New Sponge-like Gas Storage Material
Environmentalists, common man, scientists, politicians, everyone want to breathe fresh and clean air and leave this earth in a better shape for next generation. Environmentalists and scientists are working to make this planet a better place to live. Hydrogen driven vehicles are a small step towards that goal. But the main hurdle to produce hydrogen vehicles on a mass scale is that they can’t store much fuel. Researchers at the University of Michigan, Ann Arbor and Arizona State University have developed a sponge-like material, a new metal-organic framework that has a record breaking surface area. This kind of material can be very useful for many industrial applications such as catalysis, separation, and gas storage.
Adam Matzger who is an associate professor of chemistry in the University of Michigan, led the team and published their work online in a paper on March 6 in the Journal of the American Chemical Society. Matzger said about the surface area, “Surface area is an important, intrinsic property that can affect the behavior of materials in processes ranging from the activity of catalysts to water detoxification to purification of hydrocarbons.”
Researchers were working on this aspect for a long time. A few years ago, the upper limit for surface area of porous materials was around 3,000 square meters per gram. In the year 2004, a U-M team that included Matzger also developed a material known as MOF-177 that set a new record. MOF-177 created a new category of materials called as metal-organic frameworks. Metal-organic frameworks are scaffold-like structures which are made up of metal hubs linked together with struts composed of organic compounds. It is amazing that just one gram of MOF-177 has the surface area of a football field.
Matzger shared his views, “Pushing beyond that point has been difficult.” But he and his team continue to work on the same line and achieved the feat with the new material known as UMCM-2 (University of Michigan Crystalline Material-2). UMCM-2 has a record-breaking surface area of more than 5,000 square meters per gram!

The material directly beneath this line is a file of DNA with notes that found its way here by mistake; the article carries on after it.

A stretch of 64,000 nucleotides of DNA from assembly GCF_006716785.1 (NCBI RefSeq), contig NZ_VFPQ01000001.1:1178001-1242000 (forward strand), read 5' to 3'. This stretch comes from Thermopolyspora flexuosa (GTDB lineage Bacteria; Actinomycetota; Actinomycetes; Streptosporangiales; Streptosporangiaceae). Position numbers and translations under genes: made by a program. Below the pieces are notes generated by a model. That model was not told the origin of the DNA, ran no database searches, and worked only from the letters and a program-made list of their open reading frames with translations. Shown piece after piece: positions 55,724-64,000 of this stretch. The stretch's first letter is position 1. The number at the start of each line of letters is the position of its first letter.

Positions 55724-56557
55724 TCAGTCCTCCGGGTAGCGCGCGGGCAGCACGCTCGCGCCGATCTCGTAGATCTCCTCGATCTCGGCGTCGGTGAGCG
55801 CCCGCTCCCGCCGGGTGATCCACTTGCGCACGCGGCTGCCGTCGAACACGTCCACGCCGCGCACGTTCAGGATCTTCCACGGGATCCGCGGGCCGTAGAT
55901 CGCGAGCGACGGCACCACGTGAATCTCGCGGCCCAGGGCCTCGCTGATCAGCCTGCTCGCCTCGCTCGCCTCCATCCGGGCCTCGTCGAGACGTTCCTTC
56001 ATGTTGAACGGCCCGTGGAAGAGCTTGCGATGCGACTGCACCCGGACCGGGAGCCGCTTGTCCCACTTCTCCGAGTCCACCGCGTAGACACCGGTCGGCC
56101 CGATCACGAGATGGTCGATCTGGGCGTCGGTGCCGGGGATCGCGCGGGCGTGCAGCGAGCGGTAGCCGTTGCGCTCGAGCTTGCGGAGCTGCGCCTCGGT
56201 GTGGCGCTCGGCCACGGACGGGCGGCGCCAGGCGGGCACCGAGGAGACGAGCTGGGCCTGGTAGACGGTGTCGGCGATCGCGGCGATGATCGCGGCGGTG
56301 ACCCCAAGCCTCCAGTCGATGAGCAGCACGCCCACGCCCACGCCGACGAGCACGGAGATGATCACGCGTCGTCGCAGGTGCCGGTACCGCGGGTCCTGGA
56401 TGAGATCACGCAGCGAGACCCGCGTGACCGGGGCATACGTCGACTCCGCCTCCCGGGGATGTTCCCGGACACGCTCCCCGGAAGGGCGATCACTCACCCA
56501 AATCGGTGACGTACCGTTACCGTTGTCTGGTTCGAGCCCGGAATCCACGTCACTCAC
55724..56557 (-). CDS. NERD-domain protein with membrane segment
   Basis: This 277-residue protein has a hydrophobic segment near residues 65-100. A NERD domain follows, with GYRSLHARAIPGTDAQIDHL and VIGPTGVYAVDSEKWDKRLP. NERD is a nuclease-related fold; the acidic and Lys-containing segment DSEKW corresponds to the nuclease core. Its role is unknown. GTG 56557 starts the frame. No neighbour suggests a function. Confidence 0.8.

To create UMCM-2 the researchers employed a technique called coordination copolymerization. They applied the same technique to create UMCM-1. UMCM-1was made up of six, microporous cage-like structures surrounding a large, hexagonal channel. This time they used a slightly different combination of ingredients and the result is UMCM-2. UMCM-2 is composed of fused cages of various sizes and does not have the channel found in UMCM-1. Matzger said about the new material, “The new structure is a bit surprising and shows how the coordination copolymerization method has real potential for new materials discovery.”
This development may help speed the production of ultra-clean fuel cell vehicles powered by hydrogen. If we talk in a layman’s term then we can say that just 1/30th of an ounce of the sponge-like nanomaterial has the approximate surface area of a football field. This sponge-like nanomaterial may meet the hydrogen storage goals proposed by the U.S. Department of Energy (DOE) for hydrogen fuel cell vehicles.
This sponge-like nonomaterial or UMCM-2 consists of zinc oxide nanoclusters. Each zinc oxide nanocluster is about 1/50,000 the width of a human hair. These zinc oxide nanoclusters are linked together by organic materials to produce a robust porous framework. Now what Matzger thinks about future? He explained, “More and more attention, both by the team at Michigan and in industry will be focused on moving applications forward in areas such as hydrogen storage and large molecule separations.”